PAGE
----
With regard to reliability, patients want to be confident that they always receive care that is safe and effective. No one wants to receive “less than perfect” care — or worse, experience unintended harm from their care. Patients are an important asset in uncovering ways to develop more reliable processes that lead to long-term sustainability of clinical and operational excellence in health care organizations.

Improvement and Measurement

Patients are valuable assets when it comes to improvement because they bring their unique perspectives, particularly about how they experience care delivered by an organization. One way to involve patients and families in improving care is to ask for input on their experiences and ideas, and share data with them about ongoing improvement efforts. Run charts are one easy-to-understand method for sharing data on measures that matter to patients (e.g., waiting time). Posting run charts of data a team is tracking in visible patient-accessible areas (like the waiting room) is one way to engage patients and families in improvement, and also builds transparency. In many progressive health systems, patients also participate directly as members of multidisciplinary improvement teams.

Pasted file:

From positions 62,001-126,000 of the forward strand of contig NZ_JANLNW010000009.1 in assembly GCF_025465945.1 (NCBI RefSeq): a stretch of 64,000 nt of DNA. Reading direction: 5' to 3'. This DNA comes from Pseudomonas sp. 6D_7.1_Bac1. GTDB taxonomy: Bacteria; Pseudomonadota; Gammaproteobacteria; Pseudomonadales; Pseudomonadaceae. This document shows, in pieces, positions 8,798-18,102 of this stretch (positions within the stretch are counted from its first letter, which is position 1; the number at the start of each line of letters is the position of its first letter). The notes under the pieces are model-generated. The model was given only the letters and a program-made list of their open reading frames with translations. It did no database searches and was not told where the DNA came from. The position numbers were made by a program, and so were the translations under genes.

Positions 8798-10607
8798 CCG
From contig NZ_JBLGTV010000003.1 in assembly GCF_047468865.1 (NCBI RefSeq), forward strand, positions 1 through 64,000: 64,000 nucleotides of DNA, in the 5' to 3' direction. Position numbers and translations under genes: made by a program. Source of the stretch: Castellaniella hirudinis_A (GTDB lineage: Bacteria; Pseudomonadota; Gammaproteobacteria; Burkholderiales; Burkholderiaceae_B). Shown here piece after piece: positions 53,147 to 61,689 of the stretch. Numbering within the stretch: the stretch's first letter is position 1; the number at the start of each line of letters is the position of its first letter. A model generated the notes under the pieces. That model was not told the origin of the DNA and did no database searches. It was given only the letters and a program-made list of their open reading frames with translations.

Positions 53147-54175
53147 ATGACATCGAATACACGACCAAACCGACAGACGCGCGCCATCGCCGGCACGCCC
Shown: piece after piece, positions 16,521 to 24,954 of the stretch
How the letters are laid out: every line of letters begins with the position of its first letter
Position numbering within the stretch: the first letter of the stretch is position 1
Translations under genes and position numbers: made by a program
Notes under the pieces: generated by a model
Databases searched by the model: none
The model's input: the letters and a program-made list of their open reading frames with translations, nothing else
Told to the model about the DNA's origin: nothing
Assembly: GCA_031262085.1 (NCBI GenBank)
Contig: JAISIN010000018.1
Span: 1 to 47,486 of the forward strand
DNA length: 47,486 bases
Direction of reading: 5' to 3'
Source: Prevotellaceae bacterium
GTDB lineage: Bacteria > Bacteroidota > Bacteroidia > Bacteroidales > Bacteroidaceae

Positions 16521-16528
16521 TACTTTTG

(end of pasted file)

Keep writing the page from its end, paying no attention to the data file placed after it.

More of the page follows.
To ensure that patients and families are invested partners in their care, organizations must keep in mind both their clinical and social needs. Although many of the social aspects of care are difficult to understand and address, organizations cannot overlook that this is a significant predictor of clinical success. Committing to a patient-centered culture and learning system helps ensure that organizations get this work right.

Without engaging patients and families in the two overarching framework domains and their respective components, organizations are likely to fall short of their goal to build systems that provide safe, reliable, and effective care.

To learn more about other essential components of a system of safety, consult the IHI white paper, A Framework for Safe, Reliable, and Effective Care.